Peace for the journey,

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loose ends…

Loose ends. Frayed threads. Separated strands of life dangling mid-air. Waiting. Hoping. Praying that somehow, some way they might be found by Master Weaver. Touched by the Master Weaver. Worked into a portrait of grace by the Master Weaver. Some day by the Master Weaver… loose ends tied up and woven as purpose into a story that currently doesn’t make sense.

Loose ends. I have some. How about you? Any dangling unknowns hanging around your heart, your mind, your soul? Any situations, complications that you’re still scratching your head over, wondering what in the wide-world-of-lovin’-and-livin’-Jesus was that all about?

If I could peel back the layers of my heart and give you open access to my loose ends, you might be surprised by what you’d see. My frayed threads aren’t pretty; not yet. Safe to say, ministry days can be hard days. I know you understand. You’ve probably had a few, because as Christians, we cannot escape our ministry days. They are our assignments. The message of the cross is our requirement, regardless of the pulpits that rest beneath our feet.

Ministry is not always well-received. Sometimes it is rejected; sometimes by those you trust most fully with your heart, your story, your faith. And if you’ve loved well in the midst of your ministry days (loved intentionally and without boundaries), then your heart aches, your heart breaks with the rejection… just enough to make you scratch your head a time or two and offer a few questions to the Master Weaver.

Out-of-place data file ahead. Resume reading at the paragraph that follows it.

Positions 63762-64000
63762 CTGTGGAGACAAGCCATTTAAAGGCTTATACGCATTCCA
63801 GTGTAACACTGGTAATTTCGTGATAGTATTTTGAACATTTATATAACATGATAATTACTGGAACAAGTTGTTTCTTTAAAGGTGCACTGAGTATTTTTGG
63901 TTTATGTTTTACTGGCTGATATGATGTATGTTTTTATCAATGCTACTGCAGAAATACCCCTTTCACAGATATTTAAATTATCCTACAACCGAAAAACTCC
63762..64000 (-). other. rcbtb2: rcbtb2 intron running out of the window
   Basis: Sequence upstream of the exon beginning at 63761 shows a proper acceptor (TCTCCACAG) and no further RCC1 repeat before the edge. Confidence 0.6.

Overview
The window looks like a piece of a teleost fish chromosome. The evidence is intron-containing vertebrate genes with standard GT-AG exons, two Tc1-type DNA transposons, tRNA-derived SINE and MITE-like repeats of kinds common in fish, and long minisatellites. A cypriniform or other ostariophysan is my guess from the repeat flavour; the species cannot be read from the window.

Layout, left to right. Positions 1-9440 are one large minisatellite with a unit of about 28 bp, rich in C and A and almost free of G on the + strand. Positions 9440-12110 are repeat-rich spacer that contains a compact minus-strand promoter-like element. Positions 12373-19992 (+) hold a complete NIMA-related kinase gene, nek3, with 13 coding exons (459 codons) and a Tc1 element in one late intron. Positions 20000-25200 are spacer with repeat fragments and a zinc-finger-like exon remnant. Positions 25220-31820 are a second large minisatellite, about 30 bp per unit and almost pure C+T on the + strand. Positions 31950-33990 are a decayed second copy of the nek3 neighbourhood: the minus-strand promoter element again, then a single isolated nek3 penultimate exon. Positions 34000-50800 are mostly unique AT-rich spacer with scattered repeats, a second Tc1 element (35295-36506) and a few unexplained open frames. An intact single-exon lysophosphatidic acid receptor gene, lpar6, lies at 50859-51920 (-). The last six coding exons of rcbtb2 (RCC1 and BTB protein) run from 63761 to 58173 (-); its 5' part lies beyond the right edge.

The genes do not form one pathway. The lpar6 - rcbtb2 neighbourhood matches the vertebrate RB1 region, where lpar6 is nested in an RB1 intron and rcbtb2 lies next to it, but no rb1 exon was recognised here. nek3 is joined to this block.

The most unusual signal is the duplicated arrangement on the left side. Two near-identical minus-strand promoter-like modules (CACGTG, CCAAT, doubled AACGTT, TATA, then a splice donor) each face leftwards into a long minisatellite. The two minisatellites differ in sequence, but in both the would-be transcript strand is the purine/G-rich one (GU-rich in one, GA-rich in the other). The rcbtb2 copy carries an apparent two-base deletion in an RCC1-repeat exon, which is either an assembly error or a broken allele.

Really God? This? After everything else? Seriously?

“Seriously. After everything else. This. Really. Now about your faith, Elaine? I’ve got a few questions of my own.”

And so we talk about ministry days, back and forth, forth and back, the Master Weaver and me. And I pray for more strength, more obedience, more endurance to see the thing through. More hand-to-the-plow fortitude and more long-term visioning to match the faith of my spiritual ancestors—those who, perhaps, scratched their heads and offered their questions but who did so while moving forward… always forward, always proclaiming the God of their youth… the God of their forevers. And in this prayerful exchange between the Weaver and me… I give my messy, frayed, and separated loose ends to him because none of them currently make any sense to me. And I say the only words I know to say…

I trust you, God. I trust you, God. I trust you, God.

Over and over again and then some more I repeat these four words, believing that if I just say them enough, I might actually arrive at a point of doing them… of trusting God. And this one act of obedience, sweet companions on the journey, feels something like faith. Just a little bit of faith; just enough to keep me moving forward with hope.